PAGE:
Wednesday

23rd Aug 2017

Business booming in Czech fake news industry

  • President Zeman (l) and Putin (r). A 2016 survey counted around 40 websites in the Czech Republic that regularly published pro-Russian narratives. (Photo: kremlin.ru)

As the forces loyal to Turkish president Recep Tayyip Erdogan were battling the attempted coup in July 2016, Czech president Milos Zeman was following the dramatic developments on TV.

However, Zeman did not choose a mainstream channel to find out what was going on.

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His spokesman posted a photo on Twitter that showed Zeman watching RT, the international television network funded by the Russian government. RT stands accused by numerous critics of spreading Russian propaganda.

In the Czech Republic, this did not raise many eyebrows. Zeman is a well-known supporter of the so-called alternative media – a media environment that is well-developed in the country.

A survey from June 2016 counted around 40 websites in the Czech Republic that regularly published pro-Russian and/or conspiracy narratives.

The most successful of them, Parlamentni listy (Parliamentary Letters), has more than 600,000 monthly readers – in a country of 10 million people.

Zeman has already given 40 interviews to the website.

“He is the most important ally of this media scene,” Jakub Janda, deputy director of the European Values think tank, who studies the so-called alternative media in Central Europe, told EUobserver. “He legitimises their work.”

He noted that while US president Donald Trump uses Twitter "to bypass the traditional media, Zeman uses the alternative media, which often spreads disinformation or conspiracy theories," to reach the public.

According to the 2016 survey, 25 percent of Czechs trust the alternative media more than the mainstream media. This has some effect, as, for instance, more than 30 percent of Czechs believe that Ukraine is governed by fascists.

Czech pro-Russian websites have managed to create a functioning business model.

Our Media – the biggest alternative media group, and includes Parlamentni listy and other websites like Protiproud (Countercurrent) or EUPortal – is owned by a billionaire senator, Ivo Valenta, who recently struck an electoral alliance with the right-wing Civic Democratic Party (ODS), which has been in government most years after 1989.

The ownership structure of other pro-Russian websites, such as Aeronet, remains unclear, but it has never been established whether any of the alternative media outlets receive any financial support from Russia.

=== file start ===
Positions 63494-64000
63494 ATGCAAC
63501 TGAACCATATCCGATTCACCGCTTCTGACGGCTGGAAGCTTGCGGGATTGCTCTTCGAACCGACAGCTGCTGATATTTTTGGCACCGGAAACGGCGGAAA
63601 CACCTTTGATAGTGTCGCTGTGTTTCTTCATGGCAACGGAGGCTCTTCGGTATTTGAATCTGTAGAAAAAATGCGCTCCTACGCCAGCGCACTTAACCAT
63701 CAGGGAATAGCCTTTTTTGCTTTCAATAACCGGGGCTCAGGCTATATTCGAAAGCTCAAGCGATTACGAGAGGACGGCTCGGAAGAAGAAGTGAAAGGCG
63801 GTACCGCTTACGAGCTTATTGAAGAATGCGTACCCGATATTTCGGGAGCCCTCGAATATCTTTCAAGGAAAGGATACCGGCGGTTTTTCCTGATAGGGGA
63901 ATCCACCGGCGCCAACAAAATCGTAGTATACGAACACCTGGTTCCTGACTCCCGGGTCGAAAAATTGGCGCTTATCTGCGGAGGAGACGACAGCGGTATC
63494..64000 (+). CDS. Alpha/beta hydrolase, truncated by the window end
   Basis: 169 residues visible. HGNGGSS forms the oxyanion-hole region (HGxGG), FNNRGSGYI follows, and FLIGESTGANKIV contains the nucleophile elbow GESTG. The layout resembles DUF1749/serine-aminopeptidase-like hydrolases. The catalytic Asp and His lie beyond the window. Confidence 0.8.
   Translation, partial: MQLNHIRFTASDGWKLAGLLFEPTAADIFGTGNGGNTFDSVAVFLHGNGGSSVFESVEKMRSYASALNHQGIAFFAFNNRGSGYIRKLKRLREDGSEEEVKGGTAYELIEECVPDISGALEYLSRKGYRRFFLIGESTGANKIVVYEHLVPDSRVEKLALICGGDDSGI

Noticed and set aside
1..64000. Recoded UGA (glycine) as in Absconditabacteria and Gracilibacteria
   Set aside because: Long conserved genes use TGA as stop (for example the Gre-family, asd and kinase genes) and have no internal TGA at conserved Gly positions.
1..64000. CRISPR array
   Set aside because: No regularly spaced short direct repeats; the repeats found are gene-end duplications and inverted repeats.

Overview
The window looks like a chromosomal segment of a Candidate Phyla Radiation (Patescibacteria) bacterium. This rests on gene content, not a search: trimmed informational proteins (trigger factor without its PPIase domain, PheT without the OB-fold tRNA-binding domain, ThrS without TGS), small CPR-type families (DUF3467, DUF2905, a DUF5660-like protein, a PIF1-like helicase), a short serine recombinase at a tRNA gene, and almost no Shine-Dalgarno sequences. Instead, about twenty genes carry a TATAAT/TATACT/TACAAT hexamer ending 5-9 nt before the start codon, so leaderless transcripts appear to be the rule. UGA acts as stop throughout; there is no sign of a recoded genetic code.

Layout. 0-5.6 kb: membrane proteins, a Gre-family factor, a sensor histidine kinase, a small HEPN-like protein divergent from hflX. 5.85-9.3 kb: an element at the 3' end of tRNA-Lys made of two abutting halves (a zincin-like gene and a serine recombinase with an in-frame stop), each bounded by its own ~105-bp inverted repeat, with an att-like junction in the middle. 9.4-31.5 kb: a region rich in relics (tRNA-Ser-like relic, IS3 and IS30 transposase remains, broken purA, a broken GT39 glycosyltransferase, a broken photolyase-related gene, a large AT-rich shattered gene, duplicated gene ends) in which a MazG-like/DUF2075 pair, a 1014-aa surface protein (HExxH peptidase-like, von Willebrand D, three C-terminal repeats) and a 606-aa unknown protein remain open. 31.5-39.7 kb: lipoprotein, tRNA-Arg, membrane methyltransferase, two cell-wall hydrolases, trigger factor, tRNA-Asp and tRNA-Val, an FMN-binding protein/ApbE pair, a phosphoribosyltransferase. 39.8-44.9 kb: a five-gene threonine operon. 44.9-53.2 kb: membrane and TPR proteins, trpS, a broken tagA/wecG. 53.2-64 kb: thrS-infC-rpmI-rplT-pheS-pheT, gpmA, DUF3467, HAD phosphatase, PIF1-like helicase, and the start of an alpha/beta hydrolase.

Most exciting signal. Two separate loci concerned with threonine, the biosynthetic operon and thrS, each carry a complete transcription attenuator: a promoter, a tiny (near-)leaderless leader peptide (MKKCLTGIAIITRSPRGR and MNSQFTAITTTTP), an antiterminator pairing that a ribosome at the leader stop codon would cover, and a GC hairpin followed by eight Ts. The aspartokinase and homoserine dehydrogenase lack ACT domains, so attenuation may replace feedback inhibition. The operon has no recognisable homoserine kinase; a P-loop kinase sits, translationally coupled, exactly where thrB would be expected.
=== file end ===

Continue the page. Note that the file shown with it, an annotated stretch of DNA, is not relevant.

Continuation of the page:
One of these websites, Ac24, started as a typical conspiracy and fake news outlet – publishing 9/11 conspiracy theories, for example. But following the Russian invasion of Ukraine in 2014, it enthusiastically repeated pro-Kremlin propaganda.

Its owner, Ondrej Gersl, a little-known businessman, claims that the outlet is profitable thanks to advertising. In interviews he has given to Czech media, he appears to sincerely believe in what he publishes.

“Those people are doing it out of conviction. Besides, according to what we know, it is not a loss-making business,” Janda noted.

Influencing public debate

In neighbouring Slovakia, an initiative called Konspiratori.sk (the Conspirators), launched by a private citizen working for an advertising agency, managed to convince many companies to pull down advertisements from dubious websites.

But in the Czech Republic, no such initiative has succeeded.

The alternative media, like Parlamentni listy, is much more powerful in the Czech Republic and has threatened to sue companies that want to cancel their advertisements.

The fact that the alternative media has no shortage of income from advertisements is, according to Janda, one reason for them being considerably more successful than elsewhere in Central and Eastern Europe.

As a result, the Czech Republic is often a starting point for fake news that will be repeated by other media outlets, in Russian and in other languages in Europe.

The influence of websites that are supportive of the Russian narrative is considered a threat by the Security Information Service (BIS), the Czech domestic intelligence agency.

In its annual report from last year, the BIS pointed out that Russia was trying to influence the public debate and limit Czech policy options.

“For foreign minister Lubomir Zaoralek, it is difficult to publicly support Ukraine when a considerable part of the electorate and even the membership of his own Social-Democratic Party believes that Ukraine is governed by fascists,” said Janda.

Last year, the interior ministry set up the Centre Against Terrorism and Hybrid Threats, a unit whose task, among others, is to inform the public in cases of serious disinformation.

Its work has been regularly criticised by Zeman.

No mainstream

Some critics believe that the secret service or mainstream media could do more to investigate the activities and funding of the pro-Russian websites.

This view is shared by Ondrej Kundra, an investigative journalist at Respekt weekly and the author of a book on Russian influence in the Czech Republic.

However, Kundra points out that one should not, at the same time, exaggerate the influence of this media scene.

“It is true that 25 percent of people believe this propaganda. This is not a small number. But the pro-Russian media have not succeeded in their effort to turn their views into the mainstream, although they are trying very hard.”

Kundra stresses that pro-Kremlin propaganda remains confined to the alternative media scene and has not spread to traditional media. Thus, he says, pro-Russian propagandists have not divided society.

Both Janda and Kundra nevertheless expect massive support from the alternative media scene for president Zeman in the upcoming Czech presidential election, which takes place in early 2018.

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